The lingering dread in Prameshori’s voice was palpable as she continued her harrowing tale. “We occupy our home during the daylight hours, but as the sun sets, we find ourselves compelled to lock up and abandon it for the night. The haunting fear of another attack by the Kuki militants is ever-present,” she explained, her eyes reflecting the weight of her ordeal. Left without a steady source of income, she and her family now rely on the kindness of good Samaritans who bring food donations to the strife-torn region. Her voice quivered as she took a painful trip down memory lane, “The assault on May 3 was particularly brutal. They rained down stones upon us, leaving me battered with bruises covering my back, bottom, and legs. The memories of that day envelop me in sorrow every time they cross my mind.” Tragedy compounded for Prameshori when the sole means of her livelihood, a quaint eatery she ran, was razed to the ground in a bombing incident.
The stories of loss and displacement seem endless. Chanam Ibohal from Phaojakhai Makha Bazar (Kangvai) is yet another poignant testament to the devastation that the ongoing conflict has wrought. He recounted the dreadful day when his house, a symbol of years of hard work and memories, was set ablaze by the Kuki community. The roaring flames left behind nothing but ash, making it impossible for him to return to the land where his home once stood proudly. Now, bereft of his once-cherished home, he finds solace in a relative’s residence in Phougakchao Ikhai.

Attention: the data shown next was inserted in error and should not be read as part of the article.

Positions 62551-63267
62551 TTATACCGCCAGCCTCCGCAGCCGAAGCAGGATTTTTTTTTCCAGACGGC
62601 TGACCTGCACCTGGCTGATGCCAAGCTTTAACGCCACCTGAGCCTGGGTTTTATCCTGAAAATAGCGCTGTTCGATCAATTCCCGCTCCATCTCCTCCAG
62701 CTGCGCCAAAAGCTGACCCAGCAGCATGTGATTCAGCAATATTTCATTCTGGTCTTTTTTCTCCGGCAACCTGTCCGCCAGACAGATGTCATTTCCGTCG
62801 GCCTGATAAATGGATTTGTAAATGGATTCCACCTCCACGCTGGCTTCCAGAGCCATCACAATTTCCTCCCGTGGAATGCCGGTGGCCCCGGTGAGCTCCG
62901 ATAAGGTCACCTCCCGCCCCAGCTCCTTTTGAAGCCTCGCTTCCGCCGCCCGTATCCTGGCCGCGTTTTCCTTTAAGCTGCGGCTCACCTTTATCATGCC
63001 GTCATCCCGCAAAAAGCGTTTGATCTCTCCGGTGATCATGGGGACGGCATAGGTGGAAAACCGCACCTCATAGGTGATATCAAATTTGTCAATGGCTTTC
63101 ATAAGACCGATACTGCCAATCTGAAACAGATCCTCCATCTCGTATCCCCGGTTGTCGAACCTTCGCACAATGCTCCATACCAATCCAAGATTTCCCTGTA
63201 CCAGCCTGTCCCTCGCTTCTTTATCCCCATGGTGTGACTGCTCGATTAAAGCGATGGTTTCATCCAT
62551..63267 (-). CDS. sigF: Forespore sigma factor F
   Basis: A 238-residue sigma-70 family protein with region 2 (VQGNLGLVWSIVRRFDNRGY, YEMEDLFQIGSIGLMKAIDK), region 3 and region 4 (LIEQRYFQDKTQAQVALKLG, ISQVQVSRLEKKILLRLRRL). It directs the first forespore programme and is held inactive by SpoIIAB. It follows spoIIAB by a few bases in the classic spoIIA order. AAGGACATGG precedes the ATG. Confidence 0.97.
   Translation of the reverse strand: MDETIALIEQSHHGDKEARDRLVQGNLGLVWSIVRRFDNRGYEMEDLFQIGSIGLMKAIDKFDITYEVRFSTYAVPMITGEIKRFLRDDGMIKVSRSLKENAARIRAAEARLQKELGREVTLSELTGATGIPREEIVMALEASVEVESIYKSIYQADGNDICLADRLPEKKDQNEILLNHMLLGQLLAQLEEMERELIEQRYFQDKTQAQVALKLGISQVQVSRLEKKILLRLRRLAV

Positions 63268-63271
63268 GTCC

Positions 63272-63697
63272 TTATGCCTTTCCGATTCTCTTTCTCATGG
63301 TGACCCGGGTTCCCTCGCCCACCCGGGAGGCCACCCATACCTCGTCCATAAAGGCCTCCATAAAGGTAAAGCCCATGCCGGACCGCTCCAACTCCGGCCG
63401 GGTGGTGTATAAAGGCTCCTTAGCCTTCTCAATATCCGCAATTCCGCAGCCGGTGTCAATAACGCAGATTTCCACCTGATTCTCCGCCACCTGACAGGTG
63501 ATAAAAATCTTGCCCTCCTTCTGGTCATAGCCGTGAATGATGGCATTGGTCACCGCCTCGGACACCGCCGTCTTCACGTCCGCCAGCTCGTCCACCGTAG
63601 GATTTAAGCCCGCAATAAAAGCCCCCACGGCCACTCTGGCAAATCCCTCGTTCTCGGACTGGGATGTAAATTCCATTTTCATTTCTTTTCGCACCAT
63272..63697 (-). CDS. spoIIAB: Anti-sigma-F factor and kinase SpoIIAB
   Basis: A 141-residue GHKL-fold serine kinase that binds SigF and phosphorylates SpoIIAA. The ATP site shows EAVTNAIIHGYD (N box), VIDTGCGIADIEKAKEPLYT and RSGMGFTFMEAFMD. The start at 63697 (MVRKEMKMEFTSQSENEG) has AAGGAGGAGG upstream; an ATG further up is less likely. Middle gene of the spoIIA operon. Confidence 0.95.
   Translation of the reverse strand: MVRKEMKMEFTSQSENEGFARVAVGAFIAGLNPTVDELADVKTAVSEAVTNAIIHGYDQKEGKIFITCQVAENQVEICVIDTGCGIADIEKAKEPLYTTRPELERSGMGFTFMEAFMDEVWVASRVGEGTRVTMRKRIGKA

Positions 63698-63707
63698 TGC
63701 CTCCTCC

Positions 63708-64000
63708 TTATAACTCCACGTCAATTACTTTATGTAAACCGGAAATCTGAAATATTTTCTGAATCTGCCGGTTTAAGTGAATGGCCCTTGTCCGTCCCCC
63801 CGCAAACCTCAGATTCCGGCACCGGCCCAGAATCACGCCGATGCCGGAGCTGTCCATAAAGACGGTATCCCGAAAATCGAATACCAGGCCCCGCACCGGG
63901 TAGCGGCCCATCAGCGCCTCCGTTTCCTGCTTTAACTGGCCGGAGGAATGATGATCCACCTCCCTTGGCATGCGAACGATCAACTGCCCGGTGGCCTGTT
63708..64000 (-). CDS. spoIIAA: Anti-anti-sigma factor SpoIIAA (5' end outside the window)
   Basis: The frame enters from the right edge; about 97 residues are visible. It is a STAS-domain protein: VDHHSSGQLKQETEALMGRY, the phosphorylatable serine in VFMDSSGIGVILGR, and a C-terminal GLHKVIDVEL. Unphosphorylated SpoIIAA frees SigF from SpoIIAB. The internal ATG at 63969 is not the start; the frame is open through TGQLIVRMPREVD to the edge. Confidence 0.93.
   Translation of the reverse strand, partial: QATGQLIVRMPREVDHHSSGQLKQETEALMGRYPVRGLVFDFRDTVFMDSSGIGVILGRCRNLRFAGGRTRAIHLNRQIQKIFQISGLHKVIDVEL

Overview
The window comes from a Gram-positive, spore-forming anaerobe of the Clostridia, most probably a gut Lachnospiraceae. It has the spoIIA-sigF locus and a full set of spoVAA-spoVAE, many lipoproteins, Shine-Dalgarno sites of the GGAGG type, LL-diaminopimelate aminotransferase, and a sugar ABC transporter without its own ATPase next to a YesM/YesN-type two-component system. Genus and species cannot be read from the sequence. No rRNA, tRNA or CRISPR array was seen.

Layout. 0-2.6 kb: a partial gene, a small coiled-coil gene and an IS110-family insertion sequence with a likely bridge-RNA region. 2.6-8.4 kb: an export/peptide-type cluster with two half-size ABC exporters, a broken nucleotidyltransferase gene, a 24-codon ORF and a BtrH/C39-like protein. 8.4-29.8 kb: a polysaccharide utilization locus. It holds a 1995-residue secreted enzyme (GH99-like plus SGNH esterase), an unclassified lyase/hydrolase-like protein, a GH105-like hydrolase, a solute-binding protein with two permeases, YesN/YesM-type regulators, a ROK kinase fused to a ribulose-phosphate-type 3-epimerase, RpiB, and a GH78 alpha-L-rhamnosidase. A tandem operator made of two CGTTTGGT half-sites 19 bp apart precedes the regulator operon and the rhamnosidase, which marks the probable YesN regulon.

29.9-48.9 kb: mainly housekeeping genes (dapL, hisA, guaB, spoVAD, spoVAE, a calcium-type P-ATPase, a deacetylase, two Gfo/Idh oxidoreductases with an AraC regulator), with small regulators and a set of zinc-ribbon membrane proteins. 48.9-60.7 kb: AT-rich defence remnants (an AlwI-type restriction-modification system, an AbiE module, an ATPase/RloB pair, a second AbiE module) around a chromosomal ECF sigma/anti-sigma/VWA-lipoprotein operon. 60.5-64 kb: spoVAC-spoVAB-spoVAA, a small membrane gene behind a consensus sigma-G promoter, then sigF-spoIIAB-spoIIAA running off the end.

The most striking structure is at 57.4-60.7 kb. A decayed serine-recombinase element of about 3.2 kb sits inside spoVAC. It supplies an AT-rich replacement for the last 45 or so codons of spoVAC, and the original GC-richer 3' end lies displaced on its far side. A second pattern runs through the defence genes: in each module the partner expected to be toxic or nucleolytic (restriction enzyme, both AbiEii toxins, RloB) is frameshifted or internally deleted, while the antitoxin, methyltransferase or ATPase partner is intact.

However, the loss of his home was just the tip of the iceberg. With the destruction came the crippling loss of his livelihood. The financial burden of these twin calamities weighed heavily on Ibohal’s shoulders, forcing him to make painful decisions. “I had recently enrolled my son in Xtra Edge School in Imphal after his high school graduation, hoping for a brighter educational path for him. But with our home gone and my income sources obliterated, I had to swallow my pride and approach the school authorities, requesting a refund of the admission fee,” he shared, a veil of sadness covering his eyes. Continuing with a mix of resignation and hope, Ibohal added, “My son now attends a Government school in Moirang.”